We have to be aware of the newest trends in world business that affect us and that includes people who do their shopping in larger markets, at shopping malls with their anchor stores; others who shop on-line at QVC or Amazon.com for example. There is a whole new way of buying that does not include the small town merchant. They have to offer a specialized service, one that isn’t easy to find on the internet or can save me having to drive eighty to one hundred miles to get what I need.
I really don’t think there are any easy answers, but it does take a “can-do” attitude among the people who live here and the daring men and women who open businesses and keep them running. No one wants to take a chance, so these folks who start businesses really need our thanks. I am also interested and pleased at all the women I see operating successful small businesses in town. But people can’t keep working forever and business owners like everyone else want to retire or they die and for some reason no one is there to pick up the baton and continue the race. Because once again the attitude is “we can’t do it”. “It is a dying community.”
Somehow there have to be perks for people with a solid business plan who want to make the move into business in a small town. Like anything else, money is always the key, but there also has to be shared sweat equity from the store owner, and also from the city who wants to make it happen. There is a passage from the New Testament book of James where the author tells about people who see the poor and tell them ‘to eat and be filled’. James says how they going to do that when they have nothing. This is the plight of business owners. They can’t make it on their own. They need help from city supported grants, a business-friendly atmosphere in local government, cooperation of fellow business men and women and most of all the purchasing power of the local community.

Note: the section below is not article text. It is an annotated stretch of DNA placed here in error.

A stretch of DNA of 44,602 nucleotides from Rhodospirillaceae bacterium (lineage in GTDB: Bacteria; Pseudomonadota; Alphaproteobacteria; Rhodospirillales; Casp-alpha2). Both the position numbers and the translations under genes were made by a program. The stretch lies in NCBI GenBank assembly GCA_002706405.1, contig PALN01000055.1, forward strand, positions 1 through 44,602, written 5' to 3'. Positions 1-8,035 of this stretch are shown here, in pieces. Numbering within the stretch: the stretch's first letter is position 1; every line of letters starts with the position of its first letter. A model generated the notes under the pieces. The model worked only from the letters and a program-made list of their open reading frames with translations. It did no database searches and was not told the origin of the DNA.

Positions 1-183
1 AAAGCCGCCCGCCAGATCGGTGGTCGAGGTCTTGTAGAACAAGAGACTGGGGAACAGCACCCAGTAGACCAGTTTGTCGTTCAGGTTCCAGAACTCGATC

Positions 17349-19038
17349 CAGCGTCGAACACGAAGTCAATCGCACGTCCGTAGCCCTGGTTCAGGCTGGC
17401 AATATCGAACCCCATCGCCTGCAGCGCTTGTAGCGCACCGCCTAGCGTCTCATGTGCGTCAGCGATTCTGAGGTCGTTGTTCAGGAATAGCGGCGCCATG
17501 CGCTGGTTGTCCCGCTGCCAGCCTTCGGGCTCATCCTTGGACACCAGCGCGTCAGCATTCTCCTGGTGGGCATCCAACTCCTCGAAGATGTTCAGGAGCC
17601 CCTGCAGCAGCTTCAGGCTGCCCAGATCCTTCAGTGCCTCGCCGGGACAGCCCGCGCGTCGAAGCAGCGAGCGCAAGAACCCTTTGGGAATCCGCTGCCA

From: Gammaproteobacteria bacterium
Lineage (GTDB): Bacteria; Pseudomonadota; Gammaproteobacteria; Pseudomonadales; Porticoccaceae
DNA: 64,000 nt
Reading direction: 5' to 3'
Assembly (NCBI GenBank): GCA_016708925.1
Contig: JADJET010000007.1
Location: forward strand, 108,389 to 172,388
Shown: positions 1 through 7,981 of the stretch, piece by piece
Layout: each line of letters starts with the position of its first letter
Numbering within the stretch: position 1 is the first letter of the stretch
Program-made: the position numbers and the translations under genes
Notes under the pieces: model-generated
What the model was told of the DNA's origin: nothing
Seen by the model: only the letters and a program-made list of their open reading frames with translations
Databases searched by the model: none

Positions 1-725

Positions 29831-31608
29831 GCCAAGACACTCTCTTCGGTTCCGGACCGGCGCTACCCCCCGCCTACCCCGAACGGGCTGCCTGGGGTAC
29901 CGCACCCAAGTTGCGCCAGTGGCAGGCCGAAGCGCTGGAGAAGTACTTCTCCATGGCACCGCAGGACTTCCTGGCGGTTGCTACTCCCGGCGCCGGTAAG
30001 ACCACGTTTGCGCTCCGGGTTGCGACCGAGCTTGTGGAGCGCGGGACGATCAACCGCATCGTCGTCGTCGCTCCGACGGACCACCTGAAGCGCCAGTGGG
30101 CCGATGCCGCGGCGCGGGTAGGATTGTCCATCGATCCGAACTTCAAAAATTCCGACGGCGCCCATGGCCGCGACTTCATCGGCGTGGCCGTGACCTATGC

Like every other small town in America, the future is in our hands. We can’t sit around and wait for the oil to come back or some other business boom to fall from heaven. We all have to make our own future. Local government, promotional groups, and the Chamber of Commerce need people to be interested and to step forward to help rebuild a community of which we are justly proud.
A number of years ago, in a book of essays by Kathleen Norris (author of Dakota and other books of a spiritual nature), I learned a new word. I think that is always fun. A word ‘that trips along lightly on the tongue’ , that provides a new direction for the brain, is a jewel.
When I was in grade school I was intrigued with medulla oblongata which is the continuation of the spinal cord into the skull; then came ennui, a feeling of listlessness that comes from boredom; and there were others. Norris’ taught me the word quotidian which refers to things which happen daily, i.e. the ordinary tasks of everyday life.
I think another reason I liked the word was because instantly it reminded me of a prayer that was always on the mirror in my aunt’s bathroom. When I visited her I would read these words, “Thank God when you get up every morning that you have something which must be done today whether you want to do it or not.” And my grandfather who was quoted as saying, “Thank God for work.” And he meant it in a prayerful way.
In a society where retirement is the ultimate goal of every adult from 30-on, the idea of work is really a four-letter word in many cases. The dream of ‘having nothing to do’ is something people speak of longingly to the point that I find it rather odd. Having “work” is first of all a great blessing if you are jobless. I think of pictures of refugees who sit and stare at nothing day after day. I think of people who immigrate to find better work, something more satisfying. Or men and women in nursing homes who can no longer work and often say, “I wish I could do something again.”